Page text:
In with the in crowd
It all started in 1997, when ABC gave Blaine, then 24, his first television special, David Blaine: Street Magic. Here's the connection. DiCaprio hosted it. Blaine became an overnight success (the network later went on to produce three other specials, David Blaine: Magic Man, David Blaine: Buried Alive and David Blaine: Frozen in Time), and the Titanic star and the good looking trickster with grunge appeal became buds.
Before he knew it, Blaine was running around town partying with DiCaprio's posse, which included Tobey Maguire, Lukas Haan and skateboarder Tony Hawk. The posse was known for tearing up the New York club scene and obsessing over--you guessed it--models.
But DiCaprio and Blaine reportedly had a falling out. Some sources blamed it on DiCaprio's bratty behavior and jealousy over the attention Blaine was receiving; others rumored it was over a woman. She was probably a model.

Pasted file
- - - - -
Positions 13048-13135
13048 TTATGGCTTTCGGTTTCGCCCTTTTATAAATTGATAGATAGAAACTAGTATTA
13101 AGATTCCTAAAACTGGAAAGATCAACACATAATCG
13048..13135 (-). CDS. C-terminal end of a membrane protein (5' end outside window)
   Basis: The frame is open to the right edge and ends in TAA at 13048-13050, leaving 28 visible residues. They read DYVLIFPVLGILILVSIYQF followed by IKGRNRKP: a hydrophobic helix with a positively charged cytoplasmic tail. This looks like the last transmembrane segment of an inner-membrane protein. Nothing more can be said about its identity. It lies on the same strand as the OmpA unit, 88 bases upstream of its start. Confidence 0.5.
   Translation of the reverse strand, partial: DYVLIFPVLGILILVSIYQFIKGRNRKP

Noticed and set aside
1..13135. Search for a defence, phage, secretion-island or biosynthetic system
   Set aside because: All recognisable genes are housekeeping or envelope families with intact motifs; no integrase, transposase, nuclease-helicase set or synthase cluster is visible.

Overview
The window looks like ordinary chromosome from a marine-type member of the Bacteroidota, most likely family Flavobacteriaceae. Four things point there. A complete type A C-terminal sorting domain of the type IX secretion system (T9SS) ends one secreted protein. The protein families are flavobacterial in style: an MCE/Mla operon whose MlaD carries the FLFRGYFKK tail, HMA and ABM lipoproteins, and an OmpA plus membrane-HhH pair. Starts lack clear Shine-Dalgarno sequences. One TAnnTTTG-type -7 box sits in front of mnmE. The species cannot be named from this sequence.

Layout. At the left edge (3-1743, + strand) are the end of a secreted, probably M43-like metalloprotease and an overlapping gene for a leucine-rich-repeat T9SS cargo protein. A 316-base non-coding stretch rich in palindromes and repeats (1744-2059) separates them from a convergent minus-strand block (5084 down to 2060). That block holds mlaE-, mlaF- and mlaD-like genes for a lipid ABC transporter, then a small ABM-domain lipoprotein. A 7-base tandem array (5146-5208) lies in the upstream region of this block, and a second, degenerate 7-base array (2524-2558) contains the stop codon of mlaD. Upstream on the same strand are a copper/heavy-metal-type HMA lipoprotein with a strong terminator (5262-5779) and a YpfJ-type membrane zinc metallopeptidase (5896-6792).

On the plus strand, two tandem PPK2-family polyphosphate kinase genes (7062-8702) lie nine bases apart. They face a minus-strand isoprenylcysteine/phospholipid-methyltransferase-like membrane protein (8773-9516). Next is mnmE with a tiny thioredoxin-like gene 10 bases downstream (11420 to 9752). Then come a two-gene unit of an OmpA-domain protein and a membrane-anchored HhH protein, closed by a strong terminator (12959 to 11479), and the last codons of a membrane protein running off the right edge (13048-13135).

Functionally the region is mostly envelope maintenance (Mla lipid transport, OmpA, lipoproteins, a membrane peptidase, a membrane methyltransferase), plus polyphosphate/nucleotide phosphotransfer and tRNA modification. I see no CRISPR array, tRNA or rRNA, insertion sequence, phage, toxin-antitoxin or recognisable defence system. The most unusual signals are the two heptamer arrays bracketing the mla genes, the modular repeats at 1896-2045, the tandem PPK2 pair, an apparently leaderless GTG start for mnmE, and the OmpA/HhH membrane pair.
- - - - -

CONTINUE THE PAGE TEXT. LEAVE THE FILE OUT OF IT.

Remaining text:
Whatever the reason, suffice it to say DiCaprio will not be starring in the film.
"It is not confirmed," DiCaprio's publicist Ken Sunshine said about the role. "It's a lie."
So that's settled. No word yet on who will play Leo.
The De Niro connection
In addition to owning the rights to the story, it's been said that De Niro will star in the film as a magician who takes Blaine under his wing. While MGM Pictures confirmed that Trick Monkey is on their development list, publicists for De Niro's production company, Tribeca Productions, which develops projects in which De Niro serves as producer, director and/or actor, said they had no information available on the film.